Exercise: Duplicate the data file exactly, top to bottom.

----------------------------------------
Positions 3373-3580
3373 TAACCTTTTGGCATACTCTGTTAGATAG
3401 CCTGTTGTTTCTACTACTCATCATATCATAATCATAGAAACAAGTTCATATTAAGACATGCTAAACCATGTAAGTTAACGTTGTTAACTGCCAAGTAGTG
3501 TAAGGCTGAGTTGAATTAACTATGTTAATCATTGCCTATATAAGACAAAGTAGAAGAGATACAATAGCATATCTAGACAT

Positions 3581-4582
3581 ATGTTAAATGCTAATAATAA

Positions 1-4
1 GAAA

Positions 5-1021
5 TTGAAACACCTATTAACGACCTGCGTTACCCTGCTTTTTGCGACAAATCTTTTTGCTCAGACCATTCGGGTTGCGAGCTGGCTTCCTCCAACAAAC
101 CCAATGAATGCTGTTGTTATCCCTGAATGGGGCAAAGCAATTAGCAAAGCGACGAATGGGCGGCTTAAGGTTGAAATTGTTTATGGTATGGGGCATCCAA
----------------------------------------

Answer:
Positions 3373-3580
3373 TAACCTTTTGGCATACTCTGTTAGATAG
3401 CCTGTTGTTTCTACTACTCATCATATCATAATCATAGAAACAAGTTCATATTAAGACATGCTAAACCATGTAAGTTAACGTTGTTAACTGCCAAGTAGTG
3501 TAAGGCTGAGTTGAATTAACTATGTTAATCATTGCCTATATAAGACAAAGTAGAAGAGATACAATAGCATATCTAGACAT

Positions 3581-4582
3581 ATGTTAAATGCTAATAATAA

Positions 1-4
1 GAAA

Positions 5-1021
5 TTGAAACACCTATTAACGACCTGCGTTACCCTGCTTTTTGCGACAAATCTTTTTGCTCAGACCATTCGGGTTGCGAGCTGGCTTCCTCCAACAAAC
101 CCAATGAATGCTGTTGTTATCCCTGAATGGGGCAAAGCAATTAGCAAAGCGACGAATGGGCGGCTTAAGGTTGAAATTGTTTATGGTATGGGGCATCCAA